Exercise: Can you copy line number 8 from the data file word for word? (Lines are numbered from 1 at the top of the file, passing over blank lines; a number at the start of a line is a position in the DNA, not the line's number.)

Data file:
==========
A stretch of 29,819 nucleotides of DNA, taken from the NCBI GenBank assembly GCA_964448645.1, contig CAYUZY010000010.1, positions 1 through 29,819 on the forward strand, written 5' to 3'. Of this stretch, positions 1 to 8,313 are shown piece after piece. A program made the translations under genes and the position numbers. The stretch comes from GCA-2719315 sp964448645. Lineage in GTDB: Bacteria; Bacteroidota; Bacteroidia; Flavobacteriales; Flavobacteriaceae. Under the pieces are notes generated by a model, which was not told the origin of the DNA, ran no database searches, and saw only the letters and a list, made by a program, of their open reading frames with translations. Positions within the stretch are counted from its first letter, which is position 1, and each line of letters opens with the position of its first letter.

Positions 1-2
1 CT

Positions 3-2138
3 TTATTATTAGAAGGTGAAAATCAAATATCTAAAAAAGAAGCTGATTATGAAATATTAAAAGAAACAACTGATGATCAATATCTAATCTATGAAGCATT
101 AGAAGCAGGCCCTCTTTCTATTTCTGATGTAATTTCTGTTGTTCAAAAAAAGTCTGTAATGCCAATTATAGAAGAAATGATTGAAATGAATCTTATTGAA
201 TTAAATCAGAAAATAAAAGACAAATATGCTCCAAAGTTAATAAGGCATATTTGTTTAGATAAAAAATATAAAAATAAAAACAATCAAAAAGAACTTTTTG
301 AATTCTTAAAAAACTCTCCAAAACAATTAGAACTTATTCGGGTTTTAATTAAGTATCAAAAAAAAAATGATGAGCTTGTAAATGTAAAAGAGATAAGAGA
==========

301 AATTCTTAAAAAACTCTCCAAAACAATTAGAACTTATTCGGGTTTTAATTAAGTATCAAAAAAAAAATGATGAGCTTGTAAATGTAAAAGAGATAAGAGA